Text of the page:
WASHINGTON BUREAU — The Obama administration has used objective guidelines when granting waivers to limited benefit health plans affected by the new Affordable Care Act benefits limit restrictions, according to officials at the U.S. Government Accountability Office (GAO).
GAO officials who looked into the matter found that the Center for Consumer Information and Insurance Oversight (CCIIO), the agency at the U.S. Department of Health and Human Services (HHS) that handles waiver applications, has granted waivers mostly for applicants that projected the annual limit restrictions would lead to premium increase of more than 10%, in addition to a significant decrease in access to benefits, John Dicken, a GAO directors, writes in a report summarizing the GAO’s annual benefits limit waiver program review.
Conversely, the GAO says, most of the applicants that were denied projected premium increases of 6% or less.
PPACA is supposed to ban lifetime benefits limits in major medical coverage immediately, and it is supposed to phase in a ban on annual benefits limits. CCIIO officials designed the annual benefits limit waiver program to help employers maintain the limited benefit plans they already have through 2014.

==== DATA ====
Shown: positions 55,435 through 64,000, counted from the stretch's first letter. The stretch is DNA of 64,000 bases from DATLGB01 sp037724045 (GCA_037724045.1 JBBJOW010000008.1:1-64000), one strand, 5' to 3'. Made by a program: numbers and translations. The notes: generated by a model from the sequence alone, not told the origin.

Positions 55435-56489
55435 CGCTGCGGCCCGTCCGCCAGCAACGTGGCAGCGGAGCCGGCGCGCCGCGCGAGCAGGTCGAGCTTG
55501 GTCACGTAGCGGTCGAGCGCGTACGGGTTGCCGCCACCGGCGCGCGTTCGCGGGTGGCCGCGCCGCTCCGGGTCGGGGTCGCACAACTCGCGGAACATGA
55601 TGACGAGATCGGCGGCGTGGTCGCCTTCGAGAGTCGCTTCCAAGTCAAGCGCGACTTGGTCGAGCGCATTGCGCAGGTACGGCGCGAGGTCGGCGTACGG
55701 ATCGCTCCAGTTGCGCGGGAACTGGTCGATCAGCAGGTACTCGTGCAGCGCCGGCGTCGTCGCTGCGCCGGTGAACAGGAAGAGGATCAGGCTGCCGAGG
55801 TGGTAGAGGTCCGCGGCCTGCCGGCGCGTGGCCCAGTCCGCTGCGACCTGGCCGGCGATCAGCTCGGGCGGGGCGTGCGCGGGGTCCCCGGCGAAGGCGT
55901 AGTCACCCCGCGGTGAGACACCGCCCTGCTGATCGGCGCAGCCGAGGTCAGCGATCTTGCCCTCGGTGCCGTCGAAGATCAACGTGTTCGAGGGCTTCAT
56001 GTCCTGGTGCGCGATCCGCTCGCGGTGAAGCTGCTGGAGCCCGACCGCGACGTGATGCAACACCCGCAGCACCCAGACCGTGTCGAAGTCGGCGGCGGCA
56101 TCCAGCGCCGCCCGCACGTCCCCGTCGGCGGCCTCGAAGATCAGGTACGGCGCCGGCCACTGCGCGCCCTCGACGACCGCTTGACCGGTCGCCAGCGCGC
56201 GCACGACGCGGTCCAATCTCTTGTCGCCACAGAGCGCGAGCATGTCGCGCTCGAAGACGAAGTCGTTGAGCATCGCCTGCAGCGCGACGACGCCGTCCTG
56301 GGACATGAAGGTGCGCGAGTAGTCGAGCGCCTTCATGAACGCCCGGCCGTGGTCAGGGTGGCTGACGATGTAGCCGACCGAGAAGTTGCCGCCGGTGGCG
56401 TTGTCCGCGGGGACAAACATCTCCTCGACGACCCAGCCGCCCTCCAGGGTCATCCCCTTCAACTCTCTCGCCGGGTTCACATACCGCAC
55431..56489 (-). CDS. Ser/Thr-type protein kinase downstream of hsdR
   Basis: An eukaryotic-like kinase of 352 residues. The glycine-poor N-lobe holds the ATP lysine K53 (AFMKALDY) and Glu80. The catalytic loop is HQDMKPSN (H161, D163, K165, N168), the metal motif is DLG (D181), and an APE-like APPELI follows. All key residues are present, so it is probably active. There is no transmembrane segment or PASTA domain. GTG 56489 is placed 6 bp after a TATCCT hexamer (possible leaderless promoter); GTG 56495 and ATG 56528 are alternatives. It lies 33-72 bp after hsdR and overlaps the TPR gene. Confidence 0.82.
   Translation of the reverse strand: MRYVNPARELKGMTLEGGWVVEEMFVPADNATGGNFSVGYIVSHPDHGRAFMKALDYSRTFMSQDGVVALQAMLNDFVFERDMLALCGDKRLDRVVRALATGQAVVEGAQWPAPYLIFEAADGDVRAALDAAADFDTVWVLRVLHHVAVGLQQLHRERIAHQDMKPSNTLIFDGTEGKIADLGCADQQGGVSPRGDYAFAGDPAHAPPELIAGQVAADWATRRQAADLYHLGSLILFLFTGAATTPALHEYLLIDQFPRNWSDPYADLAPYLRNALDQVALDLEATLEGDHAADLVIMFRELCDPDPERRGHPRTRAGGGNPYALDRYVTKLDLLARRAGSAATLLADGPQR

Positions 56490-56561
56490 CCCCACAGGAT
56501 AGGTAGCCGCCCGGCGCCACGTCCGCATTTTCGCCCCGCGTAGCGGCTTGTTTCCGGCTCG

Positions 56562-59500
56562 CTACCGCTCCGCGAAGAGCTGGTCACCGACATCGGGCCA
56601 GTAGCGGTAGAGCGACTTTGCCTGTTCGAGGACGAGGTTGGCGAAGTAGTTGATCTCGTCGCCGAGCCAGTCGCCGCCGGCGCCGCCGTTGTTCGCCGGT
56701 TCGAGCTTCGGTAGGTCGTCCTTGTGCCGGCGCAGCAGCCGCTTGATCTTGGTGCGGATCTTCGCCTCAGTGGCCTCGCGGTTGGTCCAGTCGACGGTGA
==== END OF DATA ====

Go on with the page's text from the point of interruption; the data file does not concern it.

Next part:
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In 2014, PPACA is supposed to provide tax credits that millions of people can use to help pay their premiums. Health insurers will be barred from turning away applicants in poor health or basing rates on health status, many employers will have to help pay for workers’ coverage, and individuals and small groups will be able to buy coverage through health insurance exchange programs, if all goes as PPACA supporters hope.
If the CCIIO applies the annual benefits limit rules to limited benefit plans today, before the 2014 changes take effect, the enrollees in those plans may have no way to buy any form of health coverage, waiver program supporters say.
Republican critics of the waiver program say the Obama administration has been using its authority to help its political allies, mostly unions, while imposing burdensome requirements on everyone else.
Several unions have gotten waivers, but most waivers are going to employer plans, according to HHS data.
As of April 25, the CCIIO had received 1,415 annual limit waiver applications and approved most of the applications, the GAO says.
For 1,347 of the applications, or about 95%, CCIIO approved waivers covering all plans in the applications. For another 25 applications, CCIIO approved waivers for some plans and denied waivers for others within the same application.